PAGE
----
If our children already possess these fine qualities of kindness, discipline, and compassion as inherent parts of who they are, then our job as parents is to create an environment in which kindness, responsibility, wisdom, and fairness flourish, in which these qualities are urged to emerge, are attracted and welcomed.

These higher, finer qualities are sensitive, vulnerable, fragile. Like our sublime souls, they will quickly withdraw and hide when faced with a corrupt or hostile world. They'll tentatively poke out their heads with faith and curiosity; they'll look around, test the waters, fearful of rejection. When they do, we, as parents must grasp the moment, welcome and affirm their appearance, celebrate their expression.

When their higher inner traits are welcomed and nourished, our children will feel healthier; they'll feel better when they act in harmony with their inner selves.

Just as we feel better after an act of kindness or after fulfilling a responsibility or after acting with courage and perseverance and keeping our commitments and promises, so do they.

These actions increase their sense of self-worth. They resonate with their own inner nature.

For our children, the expression of these virtues is not a mark of obedience, but the road to their inner pleasure and satisfaction.

Conversely, they feel bad after an act of selfishness or cruelty even when these acts result in personal gain. Gain stolen in this way feels fleeting, causes guilt, shame or a decreased feeling of self-worth.

For child and adult alike, unkind, selfish, irresponsible actions go against our inner nature. And, when that happens, like our forefathers in Egypt, we become weak. We feel bad. And, most importantly, we deny ourselves the opportunity to reach our highest potential. We cheat ourselves. And we cheat G‑d.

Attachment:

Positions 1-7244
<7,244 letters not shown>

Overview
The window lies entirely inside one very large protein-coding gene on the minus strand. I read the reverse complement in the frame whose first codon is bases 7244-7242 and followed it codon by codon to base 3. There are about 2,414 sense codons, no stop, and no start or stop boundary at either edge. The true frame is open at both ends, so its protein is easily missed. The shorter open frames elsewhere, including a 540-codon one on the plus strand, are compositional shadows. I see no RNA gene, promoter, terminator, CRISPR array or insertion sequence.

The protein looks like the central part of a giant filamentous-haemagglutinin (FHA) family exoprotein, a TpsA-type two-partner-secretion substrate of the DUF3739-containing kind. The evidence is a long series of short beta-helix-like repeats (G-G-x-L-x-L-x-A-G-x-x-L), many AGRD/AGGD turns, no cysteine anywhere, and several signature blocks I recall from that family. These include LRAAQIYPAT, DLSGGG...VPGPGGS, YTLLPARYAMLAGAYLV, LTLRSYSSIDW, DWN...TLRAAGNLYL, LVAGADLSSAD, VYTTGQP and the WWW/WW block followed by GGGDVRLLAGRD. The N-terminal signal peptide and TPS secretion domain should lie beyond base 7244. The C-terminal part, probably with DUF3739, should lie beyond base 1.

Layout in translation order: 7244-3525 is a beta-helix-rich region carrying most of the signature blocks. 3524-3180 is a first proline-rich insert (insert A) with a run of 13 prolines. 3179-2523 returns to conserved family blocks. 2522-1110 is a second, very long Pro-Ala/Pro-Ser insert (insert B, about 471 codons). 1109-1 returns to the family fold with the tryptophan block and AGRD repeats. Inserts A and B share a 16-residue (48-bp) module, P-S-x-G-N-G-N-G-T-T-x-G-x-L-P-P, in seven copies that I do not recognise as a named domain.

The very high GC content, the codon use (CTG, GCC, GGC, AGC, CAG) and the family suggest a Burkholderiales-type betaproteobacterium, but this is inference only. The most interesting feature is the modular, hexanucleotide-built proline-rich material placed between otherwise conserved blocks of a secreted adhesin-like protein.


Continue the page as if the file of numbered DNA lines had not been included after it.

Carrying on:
In Egypt, we lived a life contrary to our own natures. Sinking as we had to what the Kabbalists call the "forty-ninth level of defilement" was painful. Agonizing. We were swimming upstream every moment of every day. Going against our own inner tide. Battling, in our defilement, against our own holy natures. This was the deeper slavery we experienced in Egypt, the "back-breaking labor" that was the cause of our suffering.

And we prayed for the tide to turn. We cried out in agony that G‑d pry us from our prison of depravity and return us to our own true selves. We sought fulfillment through return to the true self that lay unblemished within, that we somehow knew - even in the garbage heap of Egypt - continued to lay within. We sought a path through the desert of our defiled emotions and virtues, a path that would lead us home to who we really were, to who we longed and were created to be.

And so it is with our children. Though at times it may seem that they are clothed in Egyptian garments, even sunk to the forty-ninth level of impurity (G‑d forbid), they too are on a journey to their inner selves. They too seek to cleanse the stains. They, too, seek the revelation of G‑d on that mountain, the gift of the Torah earned by constant striving, refinement, correction and emergence of their inner beings, their seven inherited qualities.

And just as we need the Almighty's faith in us in order to tread this path with confidence and courage, so do they need our faith in them. Just as our first leader Moses provided guidance, instruction and example for us as we tread, alone, in the desert, so do our children need the same from us.

Children and adults; ultimately, we share the same journey.

We inherit the same inner qualities. We seek the same love and guidance. We strive to uncover and refine the best of who we are, and offer ourselves to those we love, and to G‑d.

Note: This is the second article in Jay Litvin's "Language of the Soul" series. To view the first article click here.